Frances Fox Piven makes this point in discussing the recent upsurge of activism (my emphases):
Even at this early stage, the currents have been remarkably successful at doing one of the things protest movements do well. They have managed to raise issues that politicians and the media usually ignore and to project these issues into the public sphere. They have done this using a distinctive protest repertoire of antics and noise and crowd actions. Before Occupy, there was not much discussion of the depredations of Wall Street and extreme inequality, at least not by politicians and the press. But how could the resonance of “We are the 99%,” brilliantly projected onto the walls of skyscrapers and chanted everywhere, long be ignored? Would Barack Obama be proposing a hike in the minimum wage without Occupy and the rising murmur of discontent that it encouraged among millions of low-wage workers?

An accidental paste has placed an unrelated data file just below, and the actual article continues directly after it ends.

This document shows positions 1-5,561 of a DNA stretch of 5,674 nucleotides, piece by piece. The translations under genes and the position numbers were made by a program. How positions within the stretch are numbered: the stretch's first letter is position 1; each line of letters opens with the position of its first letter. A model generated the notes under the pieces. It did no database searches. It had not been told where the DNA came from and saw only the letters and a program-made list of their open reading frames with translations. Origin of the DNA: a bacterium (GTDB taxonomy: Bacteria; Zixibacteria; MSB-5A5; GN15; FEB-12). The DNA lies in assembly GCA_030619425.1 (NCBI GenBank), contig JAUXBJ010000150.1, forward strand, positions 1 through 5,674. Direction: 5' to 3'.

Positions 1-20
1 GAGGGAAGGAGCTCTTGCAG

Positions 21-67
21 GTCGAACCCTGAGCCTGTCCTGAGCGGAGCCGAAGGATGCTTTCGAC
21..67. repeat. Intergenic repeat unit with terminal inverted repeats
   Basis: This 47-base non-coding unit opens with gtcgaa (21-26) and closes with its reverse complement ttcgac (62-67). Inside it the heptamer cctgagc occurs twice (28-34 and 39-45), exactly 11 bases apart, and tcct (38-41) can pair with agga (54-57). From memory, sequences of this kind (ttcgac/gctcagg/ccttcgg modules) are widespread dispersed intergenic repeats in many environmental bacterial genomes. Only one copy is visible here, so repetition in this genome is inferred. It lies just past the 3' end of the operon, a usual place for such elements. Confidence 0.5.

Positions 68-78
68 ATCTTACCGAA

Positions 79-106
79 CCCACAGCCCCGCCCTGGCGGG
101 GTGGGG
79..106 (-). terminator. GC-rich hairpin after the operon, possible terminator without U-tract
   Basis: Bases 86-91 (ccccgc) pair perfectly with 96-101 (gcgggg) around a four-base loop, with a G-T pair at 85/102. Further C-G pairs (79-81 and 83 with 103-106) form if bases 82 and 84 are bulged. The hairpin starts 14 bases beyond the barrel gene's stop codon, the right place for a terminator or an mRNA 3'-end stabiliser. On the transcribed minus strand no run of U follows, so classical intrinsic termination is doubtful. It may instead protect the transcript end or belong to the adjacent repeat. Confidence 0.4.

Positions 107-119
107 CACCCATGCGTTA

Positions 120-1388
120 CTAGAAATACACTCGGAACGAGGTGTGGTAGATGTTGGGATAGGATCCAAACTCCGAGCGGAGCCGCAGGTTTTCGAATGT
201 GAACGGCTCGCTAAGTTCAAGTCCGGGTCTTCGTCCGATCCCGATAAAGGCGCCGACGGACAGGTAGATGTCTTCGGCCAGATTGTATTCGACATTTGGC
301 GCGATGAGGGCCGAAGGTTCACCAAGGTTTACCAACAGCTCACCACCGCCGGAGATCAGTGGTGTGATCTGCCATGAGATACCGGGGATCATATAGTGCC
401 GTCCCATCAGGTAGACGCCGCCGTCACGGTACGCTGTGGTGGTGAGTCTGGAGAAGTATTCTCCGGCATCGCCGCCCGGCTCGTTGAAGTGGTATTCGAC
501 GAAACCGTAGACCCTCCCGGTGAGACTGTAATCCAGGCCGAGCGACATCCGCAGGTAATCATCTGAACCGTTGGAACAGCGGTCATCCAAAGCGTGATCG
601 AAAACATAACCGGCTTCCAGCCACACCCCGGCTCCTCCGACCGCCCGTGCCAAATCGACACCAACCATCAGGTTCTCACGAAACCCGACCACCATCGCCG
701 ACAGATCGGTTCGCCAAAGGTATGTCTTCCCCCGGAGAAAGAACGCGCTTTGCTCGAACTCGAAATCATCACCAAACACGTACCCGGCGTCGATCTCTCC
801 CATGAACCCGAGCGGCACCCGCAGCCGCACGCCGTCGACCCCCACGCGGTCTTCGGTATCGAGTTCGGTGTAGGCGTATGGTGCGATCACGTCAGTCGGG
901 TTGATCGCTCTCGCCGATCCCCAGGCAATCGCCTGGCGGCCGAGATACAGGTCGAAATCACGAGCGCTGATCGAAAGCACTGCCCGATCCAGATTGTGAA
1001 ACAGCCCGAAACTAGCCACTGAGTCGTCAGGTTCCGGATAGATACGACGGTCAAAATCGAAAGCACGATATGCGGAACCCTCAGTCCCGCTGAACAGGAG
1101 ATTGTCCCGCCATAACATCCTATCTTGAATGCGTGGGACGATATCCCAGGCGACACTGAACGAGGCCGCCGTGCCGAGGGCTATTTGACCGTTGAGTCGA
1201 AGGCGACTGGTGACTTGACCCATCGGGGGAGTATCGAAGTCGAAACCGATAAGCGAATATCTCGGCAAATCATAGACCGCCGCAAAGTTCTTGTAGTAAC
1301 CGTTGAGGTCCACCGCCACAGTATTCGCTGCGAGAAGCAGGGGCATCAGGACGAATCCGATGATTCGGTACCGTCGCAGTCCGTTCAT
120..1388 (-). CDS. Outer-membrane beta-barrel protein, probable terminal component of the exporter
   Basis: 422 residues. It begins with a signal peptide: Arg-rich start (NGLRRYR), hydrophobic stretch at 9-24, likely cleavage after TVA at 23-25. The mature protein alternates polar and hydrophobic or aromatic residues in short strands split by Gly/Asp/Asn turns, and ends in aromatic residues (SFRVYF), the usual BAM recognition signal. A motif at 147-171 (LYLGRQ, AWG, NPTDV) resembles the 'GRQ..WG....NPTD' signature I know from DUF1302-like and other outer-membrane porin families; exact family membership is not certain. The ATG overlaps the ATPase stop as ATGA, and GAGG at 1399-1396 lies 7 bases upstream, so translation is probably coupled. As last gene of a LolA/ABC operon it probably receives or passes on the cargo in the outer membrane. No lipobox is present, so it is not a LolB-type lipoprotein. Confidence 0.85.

Changing public discourse is an accomplishment, and so is changing the rhetoric of politicians, but by itself they are unlikely to have a big impact on public policy. American politics is not, after all, mainly about public opinion. It is about powerful interest groups, their armies of lobbyists on alert at every stage of the policy process, and the propaganda machines that business funds.
The movements have to take a lesson from successful upsurges of the past about the kind of power that can match the power of triumphant corporations. They have to discover the power of disruption.
A realistic approach to politics needs to understand that the people have the potential to wield power but that it won’t come simply through conventional channels. It must be premised on the idea that the wealthy are extremely powerful but not some all-powerful force of nature. It requires focusing on what will mobilize significant numbers not what will convince majorities.
Neither oligarchs nor democratic majorities automatically get what they want. There is always politics. Neither cynicism nor idealism help us figure out how to make this world better.